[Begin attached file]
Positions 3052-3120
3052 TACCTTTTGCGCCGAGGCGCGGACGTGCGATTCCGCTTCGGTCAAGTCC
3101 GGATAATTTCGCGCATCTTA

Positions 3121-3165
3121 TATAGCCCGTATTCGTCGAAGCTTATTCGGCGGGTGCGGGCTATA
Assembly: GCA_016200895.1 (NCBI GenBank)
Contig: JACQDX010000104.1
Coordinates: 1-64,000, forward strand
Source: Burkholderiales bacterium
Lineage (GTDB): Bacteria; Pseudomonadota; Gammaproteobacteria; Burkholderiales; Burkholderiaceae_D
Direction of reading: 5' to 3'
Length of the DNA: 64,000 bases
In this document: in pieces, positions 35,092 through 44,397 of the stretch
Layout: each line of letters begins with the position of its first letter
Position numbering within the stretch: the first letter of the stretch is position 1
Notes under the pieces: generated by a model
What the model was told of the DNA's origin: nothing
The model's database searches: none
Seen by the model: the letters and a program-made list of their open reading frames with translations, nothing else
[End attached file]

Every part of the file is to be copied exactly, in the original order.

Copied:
Positions 3052-3120
3052 TACCTTTTGCGCCGAGGCGCGGACGTGCGATTCCGCTTCGGTCAAGTCC
3101 GGATAATTTCGCGCATCTTA

Positions 3121-3165
3121 TATAGCCCGTATTCGTCGAAGCTTATTCGGCGGGTGCGGGCTATA
Assembly: GCA_016200895.1 (NCBI GenBank)
Contig: JACQDX010000104.1
Coordinates: 1-64,000, forward strand
Source: Burkholderiales bacterium
Lineage (GTDB): Bacteria; Pseudomonadota; Gammaproteobacteria; Burkholderiales; Burkholderiaceae_D
Direction of reading: 5' to 3'
Length of the DNA: 64,000 bases
In this document: in pieces, positions 35,092 through 44,397 of the stretch
Layout: each line of letters begins with the position of its first letter
Position numbering within the stretch: the first letter of the stretch is position 1
Notes under the pieces: generated by a model
What the model was told of the DNA's origin: nothing
The model's database searches: none
Seen by the model: the letters and a program-made list of their open reading frames with translations, nothing else